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Final Rulemaking - Protection of Stratospheric Ozone: Extension of
Laboratory and Analytical Use Exemption for Essential Class I Ozone
Depleting Substances (SAN 5463, Tier 3)
- On December 9, 2011, EPA extended the period of applicability of the
existing essential use exemption for production of Class I ozone-depleting
substances for laboratory and analytical uses until December 31, 2014.
- EPA sought comment on adding to the list of procedures that are
excluded from the exemption uses that are noted in Decision XXI/6 (from
the 21st Meeting of the Parties [MOP] to the Montreal Protocol). EPA is
not adding these procedures at this time.
- If EPA does not take action to extend the exemption, it will end on
December 31, 2011.
- The Montreal Protocol identified target dates for the cessation of
production of new ODSs. The Parties to the Protocol subsequently took
decisions to allow exemptions to the phaseout targets for certain
essential uses. One of the exemptions, agreed in Decision VI/9, allows
production and import of new ODSs for essential laboratory and
analytical uses. The laboratory and analytical use exemption includes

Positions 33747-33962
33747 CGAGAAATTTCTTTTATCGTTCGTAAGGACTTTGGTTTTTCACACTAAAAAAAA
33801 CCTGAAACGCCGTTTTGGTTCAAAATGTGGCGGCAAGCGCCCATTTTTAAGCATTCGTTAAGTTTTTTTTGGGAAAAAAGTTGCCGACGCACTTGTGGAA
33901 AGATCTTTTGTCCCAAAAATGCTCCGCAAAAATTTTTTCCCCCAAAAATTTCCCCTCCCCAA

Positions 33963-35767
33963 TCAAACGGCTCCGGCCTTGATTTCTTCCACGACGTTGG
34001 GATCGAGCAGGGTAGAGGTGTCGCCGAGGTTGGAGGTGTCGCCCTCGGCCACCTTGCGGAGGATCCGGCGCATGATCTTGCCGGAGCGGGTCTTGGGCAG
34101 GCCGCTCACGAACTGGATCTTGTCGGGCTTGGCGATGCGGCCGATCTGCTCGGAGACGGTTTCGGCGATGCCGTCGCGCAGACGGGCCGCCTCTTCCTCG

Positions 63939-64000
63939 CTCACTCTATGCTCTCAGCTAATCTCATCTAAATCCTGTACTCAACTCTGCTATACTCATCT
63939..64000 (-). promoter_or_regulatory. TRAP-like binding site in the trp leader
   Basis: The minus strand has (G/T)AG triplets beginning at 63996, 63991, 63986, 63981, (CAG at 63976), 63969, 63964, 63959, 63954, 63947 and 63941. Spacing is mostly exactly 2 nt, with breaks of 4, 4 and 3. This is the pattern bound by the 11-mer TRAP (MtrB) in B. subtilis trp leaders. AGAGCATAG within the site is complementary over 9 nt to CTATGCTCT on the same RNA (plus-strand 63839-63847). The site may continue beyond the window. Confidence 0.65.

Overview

such activities as equipment calibration and use as solvents (as
identified in Annex II of the report of the Sixth Meeting of the
Parties). In November 2009, at the 21st MOP, the Parties extended the
exemption until December 31, 2014.
- The laboratory exemption allows the continued production and import
of small amounts of Class I ODS for chemicals used in essential
laboratory and analytical methods (defined by
40 CFR Subpart A, Appendix G). "Laboratory uses" include: uses for
equipment calibration; extraction solvents, diluents or carriers for
chemical analysis; biochemical research; use as a carrier or laboratory
chemical; and use for other critical analytical and laboratory purposes.
- Title VI of the Clean Air Act, which contains requirements for the
U.S. domestic ODS phaseout program, identified several exemptions to
allow continued production and import of new ODSs, but did not
explicitly provide for a laboratory and analytical use exemption as
described by the Parties. EPA determined through informal rulemaking in
March 2001 that new production and import of Class I ODSs was allowable
under the Clean Air Act as a de minimis exemption (66 FR 14760). The
Chemicals Technical Options Committee reported in 2006 to the Parties
that there has been a general decrease in ODSs produced under the
laboratory and analytical exemption.
FOR FURTHER INFORMATION
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